Tigers battle adversity, bring back victory bell
Independent sports editor
MASSILLON Nothing seemed too easy for Massillon on Saturday afternoon.
The yards – and the points – didn’t quite come as effortlessly as they had in other games. McKinley, conversely, moved the ball as well as any Tiger opponent had moved it on them in weeks. Nothing, though, is supposed to be easy about a game between archrivals Massillon and McKinley. That’s why the wins are celebrated as heartily as they are, as was the case after the Tigers’ 21-19 win over the Bulldogs in front of roughly 14,000 at Paul Brown Tiger Stadium.
“That’s a Massillon-McKinley game,” Tiger defensive lineman Malcolm Robinson said. “The thing that won this game for us was that we pulled for each other until the last minute and the last seconds of the last quarter. That’s what this Massillon Tiger football team does. When you do that, you win football games.”
Massillon will now take an 8-2 record into the Division II playoffs, which will start next Friday night at Paul Brown Tiger Stadium. The Tigers, who will be the No. 2 seed, will face No. 7 seed Dublin Scioto, although the official pairings won’t be set until Sunday.
The record will show the winning points for Massillon came on a 10-yard run by Keyshawn Watson – who was making his season debut – with 10:05 remaining. That gave the Tigers a 21-13 advantage. It will also show McKinley had multiple chances to make things even more difficult on Massillon than it already was. The Bulldogs pulled within 21-19 on a 4-yard Dominique Robinson run less than a minute after Watson’s run.
Having already had a point-after kick blocked, McKinley went for the 2-point conversion to try and tie the game. That attempt was fumbled, keeping the Tigers in front by two.
“We were chasing that point from early in the game,” McKinley coach Dan Reardon said after his team fell to 6-4 heading into the Division I Region 1 playoffs. “We had to go for two, and we didn’t get it. When you get behind by a PAT or whatever, you’re always chasing it. That was the difference.”
Likewise, McKinley’s subsequent – and final – drive offered a chance to not just tie, but take the lead. However, a 37-yard field goal try with 4:32 left was pushed right, keeping Massillon ahead.
“It’s all about the brotherhood,” Tiger senior linebacker Jacob Risher said. “We all do it for the guy next to us. We all wanted it as bad as the other, and we pulled through.”
McKinley, despite an afternoon in which it gained 339 offensive yards, never saw a chance to change the score after that. That’s because Massillon milked the rest of the clock by running it nine straight times to end the game. That running game was boosted by the return of Watson, who had missed the first nine games due to
being academically ineligible. The junior, who rushed for 1,000 yards a year ago, gained 167 yards on 31 attempts and scored the Tigers’ final touchdown.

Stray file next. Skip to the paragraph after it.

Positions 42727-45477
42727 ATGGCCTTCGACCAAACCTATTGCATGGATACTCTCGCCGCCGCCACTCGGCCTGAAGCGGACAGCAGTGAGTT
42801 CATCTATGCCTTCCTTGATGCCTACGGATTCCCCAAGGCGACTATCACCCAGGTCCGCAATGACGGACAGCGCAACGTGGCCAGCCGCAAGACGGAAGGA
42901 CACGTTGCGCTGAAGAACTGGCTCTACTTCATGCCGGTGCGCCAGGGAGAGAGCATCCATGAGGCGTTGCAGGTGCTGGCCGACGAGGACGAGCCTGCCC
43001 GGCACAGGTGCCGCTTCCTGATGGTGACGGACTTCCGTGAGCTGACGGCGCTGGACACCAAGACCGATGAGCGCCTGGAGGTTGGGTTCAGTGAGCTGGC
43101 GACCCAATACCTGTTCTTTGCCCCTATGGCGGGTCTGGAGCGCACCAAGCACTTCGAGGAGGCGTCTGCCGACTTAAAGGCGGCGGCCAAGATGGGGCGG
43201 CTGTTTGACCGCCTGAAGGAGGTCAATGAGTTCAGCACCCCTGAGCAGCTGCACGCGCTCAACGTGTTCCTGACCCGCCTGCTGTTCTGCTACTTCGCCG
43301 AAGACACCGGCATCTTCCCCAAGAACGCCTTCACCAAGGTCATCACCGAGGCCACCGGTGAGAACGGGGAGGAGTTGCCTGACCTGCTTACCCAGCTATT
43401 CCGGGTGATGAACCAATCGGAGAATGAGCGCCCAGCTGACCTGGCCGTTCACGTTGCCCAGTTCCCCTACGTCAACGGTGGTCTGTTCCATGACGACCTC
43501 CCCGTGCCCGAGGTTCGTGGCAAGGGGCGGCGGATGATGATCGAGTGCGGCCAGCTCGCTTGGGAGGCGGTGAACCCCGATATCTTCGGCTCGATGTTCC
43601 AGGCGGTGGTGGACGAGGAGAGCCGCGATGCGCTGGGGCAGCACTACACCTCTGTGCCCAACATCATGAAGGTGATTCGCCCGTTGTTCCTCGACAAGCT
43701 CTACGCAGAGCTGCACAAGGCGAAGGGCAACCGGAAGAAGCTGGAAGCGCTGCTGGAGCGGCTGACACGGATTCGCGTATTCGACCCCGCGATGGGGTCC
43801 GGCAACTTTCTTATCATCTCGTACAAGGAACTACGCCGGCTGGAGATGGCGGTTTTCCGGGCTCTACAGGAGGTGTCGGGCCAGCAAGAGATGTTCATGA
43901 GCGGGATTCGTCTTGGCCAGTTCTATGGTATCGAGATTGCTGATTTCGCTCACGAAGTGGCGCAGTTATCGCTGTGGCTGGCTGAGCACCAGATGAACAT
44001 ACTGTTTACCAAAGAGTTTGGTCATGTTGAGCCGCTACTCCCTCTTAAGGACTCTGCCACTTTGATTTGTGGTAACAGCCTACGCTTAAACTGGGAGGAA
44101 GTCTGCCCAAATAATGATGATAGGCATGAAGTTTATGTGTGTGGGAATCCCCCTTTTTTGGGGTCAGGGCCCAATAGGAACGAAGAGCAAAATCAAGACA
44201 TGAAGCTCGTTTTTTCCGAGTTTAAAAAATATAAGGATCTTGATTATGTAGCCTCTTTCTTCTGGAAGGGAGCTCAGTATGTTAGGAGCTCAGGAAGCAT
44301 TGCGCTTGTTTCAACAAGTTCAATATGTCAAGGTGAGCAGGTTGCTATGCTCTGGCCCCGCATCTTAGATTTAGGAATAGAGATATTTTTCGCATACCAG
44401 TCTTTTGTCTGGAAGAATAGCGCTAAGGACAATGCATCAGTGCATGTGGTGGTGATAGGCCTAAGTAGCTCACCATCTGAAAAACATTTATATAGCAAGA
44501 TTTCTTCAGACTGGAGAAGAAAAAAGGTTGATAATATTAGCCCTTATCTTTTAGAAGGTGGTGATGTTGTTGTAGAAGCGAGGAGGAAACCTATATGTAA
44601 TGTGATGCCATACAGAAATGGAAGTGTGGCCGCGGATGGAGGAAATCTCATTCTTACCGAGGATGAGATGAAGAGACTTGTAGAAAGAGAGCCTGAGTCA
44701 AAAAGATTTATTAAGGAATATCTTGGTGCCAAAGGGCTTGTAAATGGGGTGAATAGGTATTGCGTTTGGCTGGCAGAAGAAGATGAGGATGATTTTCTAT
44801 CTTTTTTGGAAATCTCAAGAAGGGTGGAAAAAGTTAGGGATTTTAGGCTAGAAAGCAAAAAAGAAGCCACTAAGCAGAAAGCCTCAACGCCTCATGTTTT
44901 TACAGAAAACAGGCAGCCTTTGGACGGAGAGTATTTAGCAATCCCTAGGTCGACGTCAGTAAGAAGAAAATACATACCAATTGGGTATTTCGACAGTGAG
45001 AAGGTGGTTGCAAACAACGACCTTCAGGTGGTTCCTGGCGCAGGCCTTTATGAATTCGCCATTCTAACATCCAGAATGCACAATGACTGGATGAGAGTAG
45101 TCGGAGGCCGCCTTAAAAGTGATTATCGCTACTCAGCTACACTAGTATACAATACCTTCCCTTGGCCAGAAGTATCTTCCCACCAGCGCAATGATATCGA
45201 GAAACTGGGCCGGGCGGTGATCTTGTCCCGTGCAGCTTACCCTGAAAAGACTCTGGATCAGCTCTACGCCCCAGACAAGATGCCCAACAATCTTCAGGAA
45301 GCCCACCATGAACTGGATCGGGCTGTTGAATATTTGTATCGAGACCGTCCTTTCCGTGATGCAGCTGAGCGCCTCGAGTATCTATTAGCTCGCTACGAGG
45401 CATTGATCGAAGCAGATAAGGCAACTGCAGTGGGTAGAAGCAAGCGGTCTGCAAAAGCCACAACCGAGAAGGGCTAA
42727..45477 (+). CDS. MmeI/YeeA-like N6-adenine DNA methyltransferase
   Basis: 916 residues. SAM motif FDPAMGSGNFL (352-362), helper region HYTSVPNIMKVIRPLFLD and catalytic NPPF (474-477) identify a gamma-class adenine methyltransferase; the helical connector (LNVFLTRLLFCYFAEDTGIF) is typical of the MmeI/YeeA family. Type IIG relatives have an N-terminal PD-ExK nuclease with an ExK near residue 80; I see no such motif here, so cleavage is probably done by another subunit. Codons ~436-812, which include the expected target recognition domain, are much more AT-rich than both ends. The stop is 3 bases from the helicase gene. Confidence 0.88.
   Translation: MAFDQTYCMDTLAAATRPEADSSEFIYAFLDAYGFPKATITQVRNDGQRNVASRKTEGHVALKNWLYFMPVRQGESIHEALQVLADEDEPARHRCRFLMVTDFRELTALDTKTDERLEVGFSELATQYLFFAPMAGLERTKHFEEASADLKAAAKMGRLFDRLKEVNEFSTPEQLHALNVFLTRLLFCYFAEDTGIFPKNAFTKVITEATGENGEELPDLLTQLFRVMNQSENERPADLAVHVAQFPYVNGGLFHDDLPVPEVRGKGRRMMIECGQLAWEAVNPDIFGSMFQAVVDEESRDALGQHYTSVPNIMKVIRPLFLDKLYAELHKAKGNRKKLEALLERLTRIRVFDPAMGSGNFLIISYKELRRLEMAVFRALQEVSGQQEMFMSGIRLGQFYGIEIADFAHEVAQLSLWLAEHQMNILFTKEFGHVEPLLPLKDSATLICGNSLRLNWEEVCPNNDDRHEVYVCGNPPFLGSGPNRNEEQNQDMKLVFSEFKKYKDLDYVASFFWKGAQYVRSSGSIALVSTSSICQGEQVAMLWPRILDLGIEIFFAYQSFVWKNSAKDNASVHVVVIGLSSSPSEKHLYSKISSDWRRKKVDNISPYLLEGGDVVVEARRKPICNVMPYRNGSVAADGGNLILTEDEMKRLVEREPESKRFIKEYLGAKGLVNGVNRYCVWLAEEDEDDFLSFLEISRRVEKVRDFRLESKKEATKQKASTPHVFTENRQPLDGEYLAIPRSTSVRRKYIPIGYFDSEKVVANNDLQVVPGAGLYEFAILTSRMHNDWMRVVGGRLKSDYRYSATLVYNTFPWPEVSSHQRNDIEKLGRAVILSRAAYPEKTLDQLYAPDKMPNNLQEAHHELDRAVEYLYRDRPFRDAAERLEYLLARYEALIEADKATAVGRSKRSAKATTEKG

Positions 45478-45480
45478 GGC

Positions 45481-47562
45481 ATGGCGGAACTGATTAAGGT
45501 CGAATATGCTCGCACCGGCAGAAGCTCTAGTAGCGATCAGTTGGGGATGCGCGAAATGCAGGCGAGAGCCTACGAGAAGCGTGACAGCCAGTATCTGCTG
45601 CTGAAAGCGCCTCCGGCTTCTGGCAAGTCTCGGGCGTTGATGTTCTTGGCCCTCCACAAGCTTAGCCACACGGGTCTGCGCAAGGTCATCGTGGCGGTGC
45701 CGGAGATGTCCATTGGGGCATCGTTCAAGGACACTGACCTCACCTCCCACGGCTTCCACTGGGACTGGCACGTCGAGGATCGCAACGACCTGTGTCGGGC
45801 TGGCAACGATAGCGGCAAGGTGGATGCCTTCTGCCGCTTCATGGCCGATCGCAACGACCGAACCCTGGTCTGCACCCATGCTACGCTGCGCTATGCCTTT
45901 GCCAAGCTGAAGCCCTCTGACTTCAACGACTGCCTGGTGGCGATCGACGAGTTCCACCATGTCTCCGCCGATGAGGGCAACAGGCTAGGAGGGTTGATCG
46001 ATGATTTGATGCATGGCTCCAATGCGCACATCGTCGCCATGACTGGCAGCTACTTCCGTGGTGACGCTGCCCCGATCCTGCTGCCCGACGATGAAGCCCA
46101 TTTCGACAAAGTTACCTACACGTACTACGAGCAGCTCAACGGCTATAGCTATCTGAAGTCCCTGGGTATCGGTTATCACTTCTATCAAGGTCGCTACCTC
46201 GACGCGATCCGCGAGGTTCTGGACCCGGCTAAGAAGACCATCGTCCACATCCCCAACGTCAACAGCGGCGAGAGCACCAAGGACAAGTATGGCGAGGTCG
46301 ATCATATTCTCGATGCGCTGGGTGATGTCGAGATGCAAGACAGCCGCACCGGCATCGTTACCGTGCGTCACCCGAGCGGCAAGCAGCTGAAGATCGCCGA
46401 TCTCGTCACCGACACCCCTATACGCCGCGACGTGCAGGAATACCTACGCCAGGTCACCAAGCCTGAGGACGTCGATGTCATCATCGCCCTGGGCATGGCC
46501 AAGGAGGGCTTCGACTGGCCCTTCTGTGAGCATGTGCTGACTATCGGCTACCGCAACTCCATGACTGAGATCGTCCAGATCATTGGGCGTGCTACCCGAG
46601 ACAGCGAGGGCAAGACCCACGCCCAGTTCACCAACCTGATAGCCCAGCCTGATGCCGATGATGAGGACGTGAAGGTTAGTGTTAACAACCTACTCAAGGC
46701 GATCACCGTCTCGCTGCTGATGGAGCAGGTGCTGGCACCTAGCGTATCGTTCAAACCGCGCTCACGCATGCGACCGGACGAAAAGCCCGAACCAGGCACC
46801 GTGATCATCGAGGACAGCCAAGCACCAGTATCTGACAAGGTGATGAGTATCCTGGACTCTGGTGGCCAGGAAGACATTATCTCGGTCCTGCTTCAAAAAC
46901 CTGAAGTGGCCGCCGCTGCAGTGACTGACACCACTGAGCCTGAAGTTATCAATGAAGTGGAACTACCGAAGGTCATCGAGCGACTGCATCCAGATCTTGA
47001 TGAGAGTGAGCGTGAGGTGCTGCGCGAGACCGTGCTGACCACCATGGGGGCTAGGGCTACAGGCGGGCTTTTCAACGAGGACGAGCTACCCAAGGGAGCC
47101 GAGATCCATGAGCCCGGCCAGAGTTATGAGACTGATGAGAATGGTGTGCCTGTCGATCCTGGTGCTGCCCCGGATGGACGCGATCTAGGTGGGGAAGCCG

Watson’s effort helped Massillon run for 261 yards on 54 carries as a team. It was Watson’s 35-yard run – with an additional 15 tacked on for a McKinley personal foul – which moved Massillon from secondand-7 at its own 5 to first-and-10 at the Bulldog 45.
That drive, which included a 9-yard Jamir Thomas run on fourth-and-1, culminated in Watson’s scoring run.
“We knew Keyshawn was a good football player,” said Tiger quarterback Seth Blankenship, whose only two completions on the day were a pair of touchdown passes to Austin Jasinski. “We knew he had to change to get back out there. Once he fixed that up, it’s was just Keyshawn being Keyshawn. He didn’t lose any form, because we made him work himself back into it.”
McKinley, which had come into the game having scored just one offensive touchdown in its previous two games, scored one in each of the first two quarters to take a 13-7 halftime lead. The Bulldogs picked up a 79-yard Robinson-to-Prayer Wise touchdown in the first quarter to pull within 7-6, then a 12-yard Robinson run with 9:33 left in the half to take the lead.
The Bulldogs threw virtually everything at Massillon, from Reggie Corner getting his first four rushing attempts of the season – for 62 yards – to a formation where backup quarterback Alijah Curtis lined up by himself behind center, with everyone else lined up in a swinging-gate-like look.
That’s how seven of McKinley’s 11 possessions were able to reach Massillon territory. However, an interception and a fumble lost ended two drives, while the Bulldogs also failed to convert on fourth and-1 at the Tiger 22.
“It was nuts,” Risher said. “All the formations they ran, it was not on film. We watch a ton and a ton and a ton of film. We had to read our keys, learn on the go and we got the job done.”
That’s why, despite all the adversity, the Tigers were ringing the Victory Bell in joy when the game came to an end.